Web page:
Another wonderful invertebrate post from Rachael, the Museum’s entomology specialist, below. Remember her last post on Scorplings!? (It’s a must read!) Enjoy.
In Life’s Devices, inside a large glass container, there are a series of domes and pipes. Within that structure lives a huge colony of Atta cephalotes, which over the course of the last seven years has grown to 20,000 members. Long before the advent of agriculture, the leaf-cutter ants were feeding on fungus they grew in their own gardens, using their saliva and leaf trimmings. Some scientists estimate about fifteen percent of the leaves growing in the Neotropics are used for this purpose. Here at the museum we bring them a large bouquet of foliage to cut each day. By we I mean Leon Bradford, Insectarium Manager, and myself. Together, we are the museum Attas only enemies.
Our goal is to provide for the colony, but sadly for us, they do not share this view. A small, round door, only 6 inches in diameter is our only option for feeding, watering and cleaning up. The application of a bead of liquid Teflon around the opening is used to keep them at bay, but now their numbers allow them to break through that barrier in only a couple of days. It was on such a day, when the ants came pouring out, that I decided to cut my task into two parts. I would take the trash away then return with my long glove and some fresh browse. Hopefully they would calm down in the meantime.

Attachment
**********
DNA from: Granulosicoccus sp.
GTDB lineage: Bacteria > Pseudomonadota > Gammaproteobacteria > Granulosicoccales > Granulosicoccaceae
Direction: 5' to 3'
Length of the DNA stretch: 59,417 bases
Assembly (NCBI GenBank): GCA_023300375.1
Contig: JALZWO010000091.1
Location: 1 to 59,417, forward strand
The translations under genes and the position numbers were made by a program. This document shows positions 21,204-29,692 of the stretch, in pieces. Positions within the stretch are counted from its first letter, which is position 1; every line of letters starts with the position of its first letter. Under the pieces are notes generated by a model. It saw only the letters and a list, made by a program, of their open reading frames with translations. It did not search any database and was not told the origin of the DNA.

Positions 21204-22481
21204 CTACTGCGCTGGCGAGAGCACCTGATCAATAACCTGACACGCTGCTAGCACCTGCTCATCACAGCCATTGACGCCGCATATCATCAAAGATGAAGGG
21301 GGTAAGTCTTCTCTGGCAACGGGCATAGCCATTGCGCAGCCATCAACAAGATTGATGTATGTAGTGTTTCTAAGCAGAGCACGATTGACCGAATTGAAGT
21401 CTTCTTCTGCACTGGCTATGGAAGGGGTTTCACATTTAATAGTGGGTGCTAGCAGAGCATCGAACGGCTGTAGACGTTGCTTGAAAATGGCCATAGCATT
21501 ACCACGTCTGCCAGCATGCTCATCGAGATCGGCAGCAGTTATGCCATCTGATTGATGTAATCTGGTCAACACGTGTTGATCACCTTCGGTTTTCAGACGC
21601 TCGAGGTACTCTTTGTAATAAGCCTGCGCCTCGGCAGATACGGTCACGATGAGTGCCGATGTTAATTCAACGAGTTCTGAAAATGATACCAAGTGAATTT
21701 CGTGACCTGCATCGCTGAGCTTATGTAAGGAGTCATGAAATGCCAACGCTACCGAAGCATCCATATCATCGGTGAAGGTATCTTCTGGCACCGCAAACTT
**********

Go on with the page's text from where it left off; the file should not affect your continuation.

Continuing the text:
When I returned, a group of giant soldier ants had gathered to await me, and a rare opportunity for battle. Despite my glove, I was afraid. Even Leon, the Ant Whisperer, avoids the fearsome razor sharp mandibles of the soldiers. I didn’t want to open that door, but what good is an Entomology Associate who won’t tend the ants? Then I saw it, another portal near the top of the enclosure, no ants in sight. Accessing it required me first to climb into the container with the fungus gardens, then fully insert my arm into the “above ground” chamber, followed by a careful extraction. Convenient? No, but until we get that flip-top lid we dream about, it’s worth it.
1 response to Hidden Portal
I was impressed with how large some of these guys were. I wish I had been able to see the queen. Great post!